I've got a Heathkit SB-102 that I'm working on making operational (problems with transmit, receiver works just fine). This model radio has a 9-pin Molex connector in the back, intended to connect an external auxiliary VFO.

By design, this feature is intended to support "split" operation -- listening on a different frequency from the transmit setting (much more different than the usual 1 KHz offset of the CW setting in this model family). It occurred to me to wonder, however, whether this external frequency input could be used to operate on bands outside the radio's normal complement of 80, 40, 20, 15, and 10m amateur bands. There are a number of other amateur bands available within this freuqency range (30m, for instance, as well as 17m and 12m) as well as bands outside this range that might be within the capability of the hardware (160m and 6m come to mind).

Is it possible to use the external VFO connector on an SB family radio to transmit and receive on amateur bands outside the 80-10m range, or unsupported bands within that range? Would it become possible if a bypass for the internal VFO (aka LMO) were installed, so the "primary" operation was controlled by the external VFO?

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    $\begingroup$ You don't happen to have some block diagram to show where in the double-conversion architecture of the radios of that era the SB-102 uses the VFO? $\endgroup$ – Marcus Müller Oct 25 '19 at 18:24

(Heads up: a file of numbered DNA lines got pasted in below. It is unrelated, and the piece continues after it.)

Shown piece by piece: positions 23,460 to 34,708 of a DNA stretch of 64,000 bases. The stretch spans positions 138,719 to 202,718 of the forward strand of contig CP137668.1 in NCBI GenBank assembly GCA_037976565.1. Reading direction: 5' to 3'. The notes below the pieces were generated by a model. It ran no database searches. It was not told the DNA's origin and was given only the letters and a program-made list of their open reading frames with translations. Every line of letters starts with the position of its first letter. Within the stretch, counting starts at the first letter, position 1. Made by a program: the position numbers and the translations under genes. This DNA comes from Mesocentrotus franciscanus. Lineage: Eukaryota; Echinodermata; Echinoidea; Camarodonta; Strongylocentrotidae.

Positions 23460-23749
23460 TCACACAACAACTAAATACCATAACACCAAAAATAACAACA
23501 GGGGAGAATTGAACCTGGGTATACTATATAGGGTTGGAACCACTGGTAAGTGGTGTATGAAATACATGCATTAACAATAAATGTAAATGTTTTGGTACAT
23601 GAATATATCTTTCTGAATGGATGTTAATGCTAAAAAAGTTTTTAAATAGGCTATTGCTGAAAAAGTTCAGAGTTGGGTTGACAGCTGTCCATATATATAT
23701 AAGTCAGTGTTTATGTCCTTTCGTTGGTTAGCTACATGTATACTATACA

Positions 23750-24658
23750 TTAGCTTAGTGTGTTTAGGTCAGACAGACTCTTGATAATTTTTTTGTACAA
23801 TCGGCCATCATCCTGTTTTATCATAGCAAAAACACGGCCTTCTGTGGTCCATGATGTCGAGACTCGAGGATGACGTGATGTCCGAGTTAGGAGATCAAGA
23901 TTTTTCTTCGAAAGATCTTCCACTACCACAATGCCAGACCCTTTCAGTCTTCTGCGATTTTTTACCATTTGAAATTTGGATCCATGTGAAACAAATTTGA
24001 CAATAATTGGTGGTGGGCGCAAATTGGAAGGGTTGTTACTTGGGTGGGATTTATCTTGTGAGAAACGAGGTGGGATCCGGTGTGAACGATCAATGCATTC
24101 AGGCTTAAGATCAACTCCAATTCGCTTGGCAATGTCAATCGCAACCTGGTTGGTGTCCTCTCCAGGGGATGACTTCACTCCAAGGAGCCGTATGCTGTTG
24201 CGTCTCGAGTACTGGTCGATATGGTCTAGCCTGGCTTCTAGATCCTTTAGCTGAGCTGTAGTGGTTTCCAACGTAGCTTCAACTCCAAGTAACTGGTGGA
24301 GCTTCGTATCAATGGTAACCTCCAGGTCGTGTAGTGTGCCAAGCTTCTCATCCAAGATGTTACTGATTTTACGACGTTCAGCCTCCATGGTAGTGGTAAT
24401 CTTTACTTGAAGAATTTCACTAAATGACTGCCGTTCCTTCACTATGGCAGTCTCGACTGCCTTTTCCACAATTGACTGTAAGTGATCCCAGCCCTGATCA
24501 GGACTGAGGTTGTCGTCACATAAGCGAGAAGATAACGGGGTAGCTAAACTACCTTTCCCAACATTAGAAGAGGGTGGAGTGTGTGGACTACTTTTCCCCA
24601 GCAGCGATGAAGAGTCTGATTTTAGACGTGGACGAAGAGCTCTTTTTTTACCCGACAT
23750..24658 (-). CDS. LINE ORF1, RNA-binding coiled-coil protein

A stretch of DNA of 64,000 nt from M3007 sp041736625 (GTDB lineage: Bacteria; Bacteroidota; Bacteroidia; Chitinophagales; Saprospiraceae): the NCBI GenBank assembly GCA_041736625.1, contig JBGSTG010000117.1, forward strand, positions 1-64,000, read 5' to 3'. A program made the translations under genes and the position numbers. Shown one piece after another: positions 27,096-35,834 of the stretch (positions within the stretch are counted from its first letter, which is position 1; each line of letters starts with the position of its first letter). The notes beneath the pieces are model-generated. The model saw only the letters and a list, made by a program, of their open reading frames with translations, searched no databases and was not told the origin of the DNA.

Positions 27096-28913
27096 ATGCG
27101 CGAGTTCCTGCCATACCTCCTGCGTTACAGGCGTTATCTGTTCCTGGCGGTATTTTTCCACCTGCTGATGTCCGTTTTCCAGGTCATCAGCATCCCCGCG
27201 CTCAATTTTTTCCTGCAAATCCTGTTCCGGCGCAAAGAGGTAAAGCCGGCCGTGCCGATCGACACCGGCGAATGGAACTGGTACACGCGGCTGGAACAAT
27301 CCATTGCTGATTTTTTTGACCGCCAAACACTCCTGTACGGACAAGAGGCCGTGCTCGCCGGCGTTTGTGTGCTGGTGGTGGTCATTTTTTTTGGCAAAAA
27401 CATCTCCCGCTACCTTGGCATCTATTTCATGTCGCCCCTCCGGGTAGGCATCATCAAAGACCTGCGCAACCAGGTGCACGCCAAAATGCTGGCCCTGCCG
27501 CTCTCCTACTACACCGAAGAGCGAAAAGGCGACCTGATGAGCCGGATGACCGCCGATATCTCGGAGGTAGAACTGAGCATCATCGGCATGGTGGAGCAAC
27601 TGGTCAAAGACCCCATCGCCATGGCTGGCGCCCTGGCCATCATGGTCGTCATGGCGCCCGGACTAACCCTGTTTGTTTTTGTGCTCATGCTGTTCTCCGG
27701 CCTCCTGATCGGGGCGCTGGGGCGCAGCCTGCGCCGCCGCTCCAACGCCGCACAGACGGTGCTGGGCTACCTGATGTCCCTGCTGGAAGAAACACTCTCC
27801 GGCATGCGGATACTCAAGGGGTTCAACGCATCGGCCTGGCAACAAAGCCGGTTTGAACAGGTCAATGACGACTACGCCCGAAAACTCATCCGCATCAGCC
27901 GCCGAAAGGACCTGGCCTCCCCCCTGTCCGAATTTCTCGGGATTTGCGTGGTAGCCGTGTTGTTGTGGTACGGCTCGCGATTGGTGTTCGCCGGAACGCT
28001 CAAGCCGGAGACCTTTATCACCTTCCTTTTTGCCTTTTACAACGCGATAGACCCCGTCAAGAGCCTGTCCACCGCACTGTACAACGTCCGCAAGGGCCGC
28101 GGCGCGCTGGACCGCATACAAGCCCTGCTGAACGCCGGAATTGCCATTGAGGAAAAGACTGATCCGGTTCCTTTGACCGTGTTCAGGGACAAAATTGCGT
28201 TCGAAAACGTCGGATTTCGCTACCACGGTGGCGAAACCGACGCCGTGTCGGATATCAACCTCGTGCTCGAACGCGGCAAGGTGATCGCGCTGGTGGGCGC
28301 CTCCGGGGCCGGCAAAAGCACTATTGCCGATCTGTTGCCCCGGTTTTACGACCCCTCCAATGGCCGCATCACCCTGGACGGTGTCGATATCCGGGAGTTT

• $\begingroup$ @MarcusMüller 's question is an important one. However, to make it work on other bands, you're looking at many other modifications besides --and likely instead of-- the VFO. The crystals and tuned circuits are some of the factors. $\endgroup$ – Mike Waters Oct 25 '19 at 18:31
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    $\begingroup$ huh, the SB-102 manual I can find shows no 9-pin connector on the back. Would you have a photo of yours? Also, if that is a modification, that'd be cool – but then we'd need to look inside and see where that taps into the existing circuits. $\endgroup$ – Marcus Müller Oct 25 '19 at 18:31
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    $\begingroup$ What @MikeWaters says is on-spot: There's basically but one point where in a IF receiver, we have "freedom" in frequencies, and that's typically the first mixer's LO, because all other frequencies are fixed to what the fixed-frequency filters can operate at. A simple consideration by the designers: mix to a fixed IF, and only build ONE good filter for all bands you want to operate. $\endgroup$ – Marcus Müller Oct 25 '19 at 18:33
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    $\begingroup$ Many Google searches for terms such as heathkit sb-102 "30 meters", warc bands, and modifications turn up nothing. This does not prove that it cannot be done or that nothing can be found (you could also try sb-101 and hw-101), of course. My suggestion is just enjoy the bands that it came with. :-) But you've asked a very good question. +1'ed. $\endgroup$ – Mike Waters Oct 25 '19 at 18:45

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